In the fall, 5th graders were asked to engage in a Math Trail around campus. The teachers divided the class into three groups, and each group had to answer a math problem. One group had to solve how many trees once occupied their campsite, another group was asked to calculate the number of paper it would take to cover all of Walbrook, and the last group was asked to calculate the number of apple trees that could be planted on the lacrosse field. Each group was asked to document their process and create an iMovie of their approach to finding the answer.
Research has shown students' perception of math starts to change around Middle School. By taking 5th graders outside—taking them away from pencils and workbooks—our teachers are helping students to see math as it applies to everyday life and gain a new appreciation for it. By being outside, students are now forced to think about their math approach, rather than the final answer. By working with other classmates, they must learn to communicate mathematical concepts, giving them an opportunity to enhance their conceptual understanding and share with others.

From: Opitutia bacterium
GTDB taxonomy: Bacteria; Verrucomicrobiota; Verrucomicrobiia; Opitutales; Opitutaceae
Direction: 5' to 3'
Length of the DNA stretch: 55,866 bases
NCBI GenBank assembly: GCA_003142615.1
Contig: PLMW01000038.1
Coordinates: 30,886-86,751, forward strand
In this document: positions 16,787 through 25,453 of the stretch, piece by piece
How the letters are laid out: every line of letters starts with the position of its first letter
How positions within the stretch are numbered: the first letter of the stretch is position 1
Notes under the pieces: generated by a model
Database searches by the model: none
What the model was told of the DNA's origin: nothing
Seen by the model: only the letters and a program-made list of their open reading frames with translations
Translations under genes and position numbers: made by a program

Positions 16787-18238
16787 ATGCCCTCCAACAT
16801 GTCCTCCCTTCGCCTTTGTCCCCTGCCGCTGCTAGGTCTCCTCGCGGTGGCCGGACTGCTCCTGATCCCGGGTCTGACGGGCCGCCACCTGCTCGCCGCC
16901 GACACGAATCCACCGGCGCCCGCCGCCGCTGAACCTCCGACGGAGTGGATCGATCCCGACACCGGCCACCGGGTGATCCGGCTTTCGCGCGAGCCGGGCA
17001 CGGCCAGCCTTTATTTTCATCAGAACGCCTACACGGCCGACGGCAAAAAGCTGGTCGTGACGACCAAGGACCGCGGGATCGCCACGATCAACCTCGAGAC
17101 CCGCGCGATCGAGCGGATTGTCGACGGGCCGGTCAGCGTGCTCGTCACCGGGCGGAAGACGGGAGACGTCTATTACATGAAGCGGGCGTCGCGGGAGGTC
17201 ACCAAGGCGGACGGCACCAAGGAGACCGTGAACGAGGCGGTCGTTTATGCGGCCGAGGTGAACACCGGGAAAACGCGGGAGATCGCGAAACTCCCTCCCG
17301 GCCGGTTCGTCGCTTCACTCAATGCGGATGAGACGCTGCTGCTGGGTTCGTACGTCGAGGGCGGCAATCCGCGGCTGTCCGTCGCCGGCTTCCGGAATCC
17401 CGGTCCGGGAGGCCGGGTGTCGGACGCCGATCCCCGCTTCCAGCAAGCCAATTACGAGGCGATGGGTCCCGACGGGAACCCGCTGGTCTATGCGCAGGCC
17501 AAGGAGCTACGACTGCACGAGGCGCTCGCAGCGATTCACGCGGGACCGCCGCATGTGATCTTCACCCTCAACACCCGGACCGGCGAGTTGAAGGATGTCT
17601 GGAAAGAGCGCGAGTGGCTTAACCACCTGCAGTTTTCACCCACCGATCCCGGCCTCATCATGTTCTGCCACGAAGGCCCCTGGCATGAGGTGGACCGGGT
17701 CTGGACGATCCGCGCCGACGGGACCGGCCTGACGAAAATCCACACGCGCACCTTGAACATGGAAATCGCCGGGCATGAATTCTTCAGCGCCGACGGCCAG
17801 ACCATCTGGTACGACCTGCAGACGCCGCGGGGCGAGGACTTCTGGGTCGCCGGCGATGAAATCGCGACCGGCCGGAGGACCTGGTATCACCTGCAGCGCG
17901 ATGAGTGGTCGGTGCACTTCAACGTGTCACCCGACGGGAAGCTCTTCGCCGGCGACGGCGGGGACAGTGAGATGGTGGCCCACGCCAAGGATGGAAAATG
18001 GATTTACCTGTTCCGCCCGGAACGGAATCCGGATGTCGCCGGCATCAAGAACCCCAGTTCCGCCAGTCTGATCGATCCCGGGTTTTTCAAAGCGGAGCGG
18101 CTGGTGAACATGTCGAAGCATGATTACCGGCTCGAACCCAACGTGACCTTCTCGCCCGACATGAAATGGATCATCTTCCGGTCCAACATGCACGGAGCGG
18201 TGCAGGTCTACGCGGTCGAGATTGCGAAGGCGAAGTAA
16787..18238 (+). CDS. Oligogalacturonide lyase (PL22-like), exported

One of our fifth grade teachers noted, "I want my students to have a love of math (no matter how small that "love" may be) before I send them off to Middle School. By being outside and seeing Math all around them, it gives them a new appreciation for the subject. Math isn't always about the final answer, but how one approaches a problem and shows their thinking. I want them to see Math as a creative outlet, rather than something that hones them down to paper and pencil.